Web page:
Bail granted to Fontaine with stringent condition
Twice last week, tempers flared in the Roseau Magistrate court when Dr. Thomson Fontaine's legal team sought his release from police custody. And though bail was granted, the court has imposed stringent measures on the South Sudan diplomatic and international economist.
Dr. Fontaine made his first court appearance on April 25, following his arrest on April 23, 2022, at the Douglas Charles airport on arrival in Dominica. His arrest stems from an incident that dates back to February 7, 2017, when the parliamentary opposition, United Workers Party (UWP) held a meeting on Kennedy Avenue in Roseau calling for the resignation of Prime Minister, Roosevelt Skerrit.
Following the meeting, several businesses in the city were vandalized and more than a year later, in October 2018, charges were brought against opposition members including Opposition Leader, Lennox Linton, former Prime Minister Edison James, and Dr. Fontaine who were charged with inciting violence. Former Deputy political leader of the UWP Joshua Francis, along with Nicholas George and former UWP Member of Parliament, now Speaker of the House of Assembly, Joseph Isaac were charged with obstruction of justice.
Magistrate issues bench warrant
While the matter against James, Francis, George, and Isaac has been adjourned sine die (without a set date for resumption), Dr. Fontaine's absence for two court appearances in 2018 led to presiding magistrate Asquith Riviere issuing a bench warrant for his arrest on November 22, 2018.
Dr. Fontaine's legal team, which included attorneys-at-law Julien Prevost, Gildon Richards, Cara Shillingford-Marsh, Ronald Charles, and Elue Charles, first sought his release following the weekend's arrest.
When the matter was heard before magistrate Michael Laudat on April 25, Richards urged the court to consider the reasonableness of Dr. Fontaine's absence given that he was on an assignment for the United Nations (UN) abroad. He further stated that his client was not absconding from justice and wanted to return but was bonded by his commitment.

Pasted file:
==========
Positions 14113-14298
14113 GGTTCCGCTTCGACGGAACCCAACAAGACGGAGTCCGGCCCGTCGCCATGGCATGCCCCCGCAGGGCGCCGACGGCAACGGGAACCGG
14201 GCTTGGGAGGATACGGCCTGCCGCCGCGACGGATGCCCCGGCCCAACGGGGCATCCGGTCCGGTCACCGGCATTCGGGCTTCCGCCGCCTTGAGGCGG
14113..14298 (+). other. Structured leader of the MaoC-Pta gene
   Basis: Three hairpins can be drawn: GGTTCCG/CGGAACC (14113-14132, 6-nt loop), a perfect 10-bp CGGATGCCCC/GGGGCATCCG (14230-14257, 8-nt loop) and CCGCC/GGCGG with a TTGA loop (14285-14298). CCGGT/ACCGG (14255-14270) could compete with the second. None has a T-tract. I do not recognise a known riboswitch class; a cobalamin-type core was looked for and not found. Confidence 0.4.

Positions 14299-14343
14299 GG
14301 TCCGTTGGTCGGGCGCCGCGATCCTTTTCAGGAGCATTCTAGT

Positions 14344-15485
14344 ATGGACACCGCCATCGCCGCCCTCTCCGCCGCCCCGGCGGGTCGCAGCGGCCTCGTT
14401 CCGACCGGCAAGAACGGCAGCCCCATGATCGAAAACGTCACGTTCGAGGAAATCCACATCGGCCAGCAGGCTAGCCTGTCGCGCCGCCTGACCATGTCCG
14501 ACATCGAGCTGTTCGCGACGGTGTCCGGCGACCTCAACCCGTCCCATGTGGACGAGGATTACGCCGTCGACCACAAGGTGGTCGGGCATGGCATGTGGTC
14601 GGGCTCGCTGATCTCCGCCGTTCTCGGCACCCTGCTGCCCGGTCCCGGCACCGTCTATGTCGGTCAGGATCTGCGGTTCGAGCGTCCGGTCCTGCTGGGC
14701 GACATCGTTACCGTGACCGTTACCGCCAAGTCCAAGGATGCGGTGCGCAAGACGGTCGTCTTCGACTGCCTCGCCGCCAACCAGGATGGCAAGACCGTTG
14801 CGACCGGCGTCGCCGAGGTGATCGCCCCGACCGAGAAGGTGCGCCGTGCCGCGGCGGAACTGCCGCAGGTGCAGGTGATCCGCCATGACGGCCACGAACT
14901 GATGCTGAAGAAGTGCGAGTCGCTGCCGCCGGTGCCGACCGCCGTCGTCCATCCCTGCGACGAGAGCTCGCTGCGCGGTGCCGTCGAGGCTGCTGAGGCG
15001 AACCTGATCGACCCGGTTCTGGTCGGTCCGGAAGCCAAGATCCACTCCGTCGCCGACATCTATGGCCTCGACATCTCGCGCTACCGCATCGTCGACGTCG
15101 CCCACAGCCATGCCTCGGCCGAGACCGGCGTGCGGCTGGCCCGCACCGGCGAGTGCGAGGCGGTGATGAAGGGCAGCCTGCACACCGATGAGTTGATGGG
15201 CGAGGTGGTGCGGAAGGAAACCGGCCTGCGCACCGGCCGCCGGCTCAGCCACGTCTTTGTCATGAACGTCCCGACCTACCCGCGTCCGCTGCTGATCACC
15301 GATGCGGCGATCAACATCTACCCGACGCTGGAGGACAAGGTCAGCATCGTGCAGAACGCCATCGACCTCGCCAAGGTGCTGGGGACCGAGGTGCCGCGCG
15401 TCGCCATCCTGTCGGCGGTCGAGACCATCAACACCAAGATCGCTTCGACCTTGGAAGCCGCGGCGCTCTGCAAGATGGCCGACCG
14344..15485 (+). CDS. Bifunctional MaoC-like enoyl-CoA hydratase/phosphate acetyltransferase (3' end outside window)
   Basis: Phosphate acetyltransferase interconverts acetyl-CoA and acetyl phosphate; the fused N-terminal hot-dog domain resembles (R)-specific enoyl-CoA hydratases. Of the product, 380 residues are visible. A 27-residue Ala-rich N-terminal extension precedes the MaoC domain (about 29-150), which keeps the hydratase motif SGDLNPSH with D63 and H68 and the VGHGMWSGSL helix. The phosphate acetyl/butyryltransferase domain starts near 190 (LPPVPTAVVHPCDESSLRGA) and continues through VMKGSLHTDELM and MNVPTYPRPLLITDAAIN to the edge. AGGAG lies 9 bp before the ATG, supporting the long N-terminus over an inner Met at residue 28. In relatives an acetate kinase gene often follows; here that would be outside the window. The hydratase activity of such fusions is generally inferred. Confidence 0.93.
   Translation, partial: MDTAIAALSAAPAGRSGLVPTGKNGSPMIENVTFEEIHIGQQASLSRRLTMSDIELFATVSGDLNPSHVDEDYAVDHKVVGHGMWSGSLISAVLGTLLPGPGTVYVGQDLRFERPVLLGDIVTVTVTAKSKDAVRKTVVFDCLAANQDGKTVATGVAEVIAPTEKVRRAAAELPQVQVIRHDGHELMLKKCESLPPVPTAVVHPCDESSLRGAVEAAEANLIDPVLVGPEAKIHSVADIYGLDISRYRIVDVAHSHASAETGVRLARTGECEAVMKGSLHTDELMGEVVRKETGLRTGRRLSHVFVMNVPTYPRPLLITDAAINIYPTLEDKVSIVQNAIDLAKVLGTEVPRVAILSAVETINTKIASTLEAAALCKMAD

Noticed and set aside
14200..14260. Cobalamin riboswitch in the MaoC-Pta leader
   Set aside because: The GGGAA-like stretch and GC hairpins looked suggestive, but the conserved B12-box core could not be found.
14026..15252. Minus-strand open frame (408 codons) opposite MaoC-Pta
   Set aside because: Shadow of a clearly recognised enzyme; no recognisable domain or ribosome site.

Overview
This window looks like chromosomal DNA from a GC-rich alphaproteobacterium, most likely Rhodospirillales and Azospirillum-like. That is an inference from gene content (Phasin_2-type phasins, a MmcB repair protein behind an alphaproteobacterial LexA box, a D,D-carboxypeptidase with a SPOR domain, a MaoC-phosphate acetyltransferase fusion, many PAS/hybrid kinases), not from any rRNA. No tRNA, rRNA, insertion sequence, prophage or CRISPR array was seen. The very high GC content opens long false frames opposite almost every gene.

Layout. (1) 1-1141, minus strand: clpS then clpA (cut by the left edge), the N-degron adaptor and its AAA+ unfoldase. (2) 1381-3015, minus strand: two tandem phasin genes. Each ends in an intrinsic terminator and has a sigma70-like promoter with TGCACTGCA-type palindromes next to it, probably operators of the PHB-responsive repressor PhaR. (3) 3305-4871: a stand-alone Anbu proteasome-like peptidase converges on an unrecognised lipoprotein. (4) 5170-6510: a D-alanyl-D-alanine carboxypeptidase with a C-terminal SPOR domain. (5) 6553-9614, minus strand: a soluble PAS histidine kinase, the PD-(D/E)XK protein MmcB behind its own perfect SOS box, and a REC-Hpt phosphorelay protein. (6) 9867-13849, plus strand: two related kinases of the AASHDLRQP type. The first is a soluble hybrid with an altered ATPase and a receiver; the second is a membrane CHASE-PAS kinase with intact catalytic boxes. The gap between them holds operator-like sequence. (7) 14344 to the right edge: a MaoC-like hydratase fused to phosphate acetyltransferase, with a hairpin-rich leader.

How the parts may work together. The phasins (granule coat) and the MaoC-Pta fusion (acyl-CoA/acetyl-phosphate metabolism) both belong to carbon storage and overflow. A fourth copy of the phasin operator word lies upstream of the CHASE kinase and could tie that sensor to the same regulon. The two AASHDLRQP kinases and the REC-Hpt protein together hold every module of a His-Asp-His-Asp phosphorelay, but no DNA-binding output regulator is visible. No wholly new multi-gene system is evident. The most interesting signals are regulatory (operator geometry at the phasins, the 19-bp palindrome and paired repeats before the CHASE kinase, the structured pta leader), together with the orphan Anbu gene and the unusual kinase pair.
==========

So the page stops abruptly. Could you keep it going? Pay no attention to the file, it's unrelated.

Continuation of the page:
Richards encouraged the magistrate to either release, Dr. Fontaine, with a warning to appear at his next scheduled hearing or accept bail for the defendant. Magistrate Laudat said the latter would be considered and asked that the charges filed in 2018 by the police be read to Dr. Fontaine since he had never appeared in court.
Dr. Fontaine then pleaded not guilty to the summary charge of obstruction of justice but was not required to enter a plea on the indictable charge of incitement.
A bail application was then put forward by attorney Shillingford-Marsh who said the former UWP senator and former International Monetary Fund (IMF) economist has a reputable character, and significant ties in Dominica, and was very remorseful for his action.
The acting Director of Public Prosecution (DPP) Sherma Dalrymple (DPP) then stated that she was not satisfied that the defense had addressed a critical section of the requirement of bail, the public interest in granting the defendant bail.
In her response, Shillingford-Marsh averred that the defense foresees extreme delays in the case hence "this relatively young man, 57 years old, of a productive life still capable of working, rather than having him on remand at the prison it is in the public interest for him to be out in society where he can contribute to the development of Dominica."
Following hours of legal squabble, magistrate Laudat, satisfied with the defense argument, said he would grant bail. The defense then presented former Chief Magistrate, Gail Royer, as a surety for Dr. Fontaine; however, certain information required by the court was not made available.
The presiding magistrate then granted "conditional bail" to Dr. Fontaine in the sum of $75,000, until April 29, 2022, when the defense is required to submit all relevant documents to the court.